Top Schools for Recording Arts
One of the most important decisions international students make when choosing a career in recording arts is to decide which among the top schools for recording arts to apply to. The number one thing to consider when browsing your top schools is where would be the best fit for your own career goals. If you know where you want to go, the appropriate school will get you there.
There are many elements to consider: location, size, faculty, financial aid, and even weather!
Though each of the best schools for recording arts has their own unique qualities, there are some things that are pretty universal. For instance, most recording arts programs offer hands-on learning, professional development, and state-of-the-art technology. This is important to know because most programs will advertise these features as reasons to attend their school. So as you consider where to apply, look deeper into what each program offers to see if it's the best fit for you.
Below are brief sketches of some of the top schools for recording arts. Though there is no official ranking of the best schools for recording arts, these schools have earned a popular reputation for what they offer in the field.
Audio Production and Audio Technology at American University
American University, named by the Princeton Review as one of the most selective universities, enrolls around 6,000 undergraduates at its Washington D.C. campus. Due to its location in the nation's capital and its high-ranking international relations programs, American University offers great opportunities for international students.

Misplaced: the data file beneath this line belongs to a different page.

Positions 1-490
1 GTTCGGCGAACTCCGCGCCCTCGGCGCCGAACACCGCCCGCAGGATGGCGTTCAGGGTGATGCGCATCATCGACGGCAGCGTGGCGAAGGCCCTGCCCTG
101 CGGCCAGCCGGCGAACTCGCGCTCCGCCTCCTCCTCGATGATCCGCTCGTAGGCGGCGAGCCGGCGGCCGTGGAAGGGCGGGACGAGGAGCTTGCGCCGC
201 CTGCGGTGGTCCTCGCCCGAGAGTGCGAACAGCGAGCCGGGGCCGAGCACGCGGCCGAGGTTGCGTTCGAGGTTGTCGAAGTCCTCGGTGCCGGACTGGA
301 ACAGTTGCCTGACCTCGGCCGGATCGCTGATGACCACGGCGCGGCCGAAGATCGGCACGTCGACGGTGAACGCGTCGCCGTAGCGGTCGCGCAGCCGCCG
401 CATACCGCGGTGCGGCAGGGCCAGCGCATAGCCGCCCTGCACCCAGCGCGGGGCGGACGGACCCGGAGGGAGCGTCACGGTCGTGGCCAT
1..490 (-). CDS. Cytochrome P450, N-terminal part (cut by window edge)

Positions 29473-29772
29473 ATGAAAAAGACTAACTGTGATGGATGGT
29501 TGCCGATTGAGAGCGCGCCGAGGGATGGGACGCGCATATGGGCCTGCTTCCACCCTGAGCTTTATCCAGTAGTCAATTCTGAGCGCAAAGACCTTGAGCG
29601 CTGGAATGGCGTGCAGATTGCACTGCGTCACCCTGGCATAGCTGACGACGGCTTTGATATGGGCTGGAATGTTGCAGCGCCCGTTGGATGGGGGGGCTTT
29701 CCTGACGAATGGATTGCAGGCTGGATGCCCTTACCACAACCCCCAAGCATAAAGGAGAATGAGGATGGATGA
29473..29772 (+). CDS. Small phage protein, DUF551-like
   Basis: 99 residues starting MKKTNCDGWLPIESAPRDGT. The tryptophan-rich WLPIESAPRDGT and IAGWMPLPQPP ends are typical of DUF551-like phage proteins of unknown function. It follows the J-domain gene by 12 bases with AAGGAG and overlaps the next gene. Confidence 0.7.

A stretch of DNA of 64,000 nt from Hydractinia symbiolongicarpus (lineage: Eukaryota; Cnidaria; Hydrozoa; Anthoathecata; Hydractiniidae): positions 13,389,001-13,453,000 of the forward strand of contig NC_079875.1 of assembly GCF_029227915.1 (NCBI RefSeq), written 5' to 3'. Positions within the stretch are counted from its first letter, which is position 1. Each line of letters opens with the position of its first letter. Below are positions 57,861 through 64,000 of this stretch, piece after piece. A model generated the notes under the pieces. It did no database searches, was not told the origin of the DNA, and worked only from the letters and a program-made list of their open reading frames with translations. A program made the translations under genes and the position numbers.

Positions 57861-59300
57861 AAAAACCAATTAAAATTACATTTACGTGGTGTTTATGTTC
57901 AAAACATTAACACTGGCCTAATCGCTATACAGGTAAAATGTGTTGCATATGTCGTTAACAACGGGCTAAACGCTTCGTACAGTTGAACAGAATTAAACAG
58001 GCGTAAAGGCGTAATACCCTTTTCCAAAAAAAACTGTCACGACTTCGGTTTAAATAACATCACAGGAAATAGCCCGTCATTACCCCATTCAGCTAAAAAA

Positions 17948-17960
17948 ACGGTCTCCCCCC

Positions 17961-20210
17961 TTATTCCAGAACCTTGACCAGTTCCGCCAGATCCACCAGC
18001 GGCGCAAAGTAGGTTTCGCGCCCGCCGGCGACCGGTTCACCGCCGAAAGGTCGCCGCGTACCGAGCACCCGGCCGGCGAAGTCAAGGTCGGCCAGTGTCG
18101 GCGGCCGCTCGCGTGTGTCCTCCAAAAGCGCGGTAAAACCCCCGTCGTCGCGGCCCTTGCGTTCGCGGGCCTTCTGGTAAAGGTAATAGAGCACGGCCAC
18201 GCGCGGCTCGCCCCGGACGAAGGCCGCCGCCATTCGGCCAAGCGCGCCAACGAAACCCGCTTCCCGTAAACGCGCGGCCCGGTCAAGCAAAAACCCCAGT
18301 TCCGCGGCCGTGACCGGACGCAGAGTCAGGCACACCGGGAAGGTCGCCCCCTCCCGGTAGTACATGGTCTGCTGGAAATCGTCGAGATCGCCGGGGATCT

American University grants two degrees in recording arts a Bachelor of Arts in audio production and a bachelor of science in audio technology. The B.A. in audio production focuses on the core of recording arts with electives geared toward a specialization in either communications or music. In addition to the standard recording arts core, the B.S. in audio technology also demands core coursework in the physical sciences, namely physics, acoustics, and electronics. Audio technology students must also specialize in computer science or physics. Both programs place emphasis on a well-rounded understanding of recording arts, the interdisciplinary nature of recording arts projects, and a heavy interaction with other academic departments related to recording arts.
Graduates from the recording arts programs at American University have gone on to mix albums for Justin Timberlake, mix sound for shows on the History Channel, represent sound technology companies, and produce audio-visual work for the Department of Homeland Security.
Music Production and Engineering at Berklee College of Music
Located in the heart of Boston, Massachusetts, Berklee College of Music is a big name in contemporary music education and has been a major influence in the development and spread of jazz-rock fusion. Berklee is known for its diverse range of music scholars and international students make up 25% of its 4,000 students.
Given its immersion in the contemporary music scene, it's no surprise that Berklee is one of the best schools for recording arts. It offers a Bachelor of Music degree in production and engineering where emphasis is placed on recording projects that mimic the real world of the music business, and also on collaboration, a necessary skill for recording arts careers. In addition to its standard recording arts coursework, Berklee is known for bringing in professionals in the various music fields to speak and sometimes teach full courses.
Alumni from Berklee's music production and engineering program have mixed albums for Kanye West, produced music for Wilco, and won dozens upon dozens of Oscars, Grammys, and Emmys for their technical work.
Recording Arts at Indiana University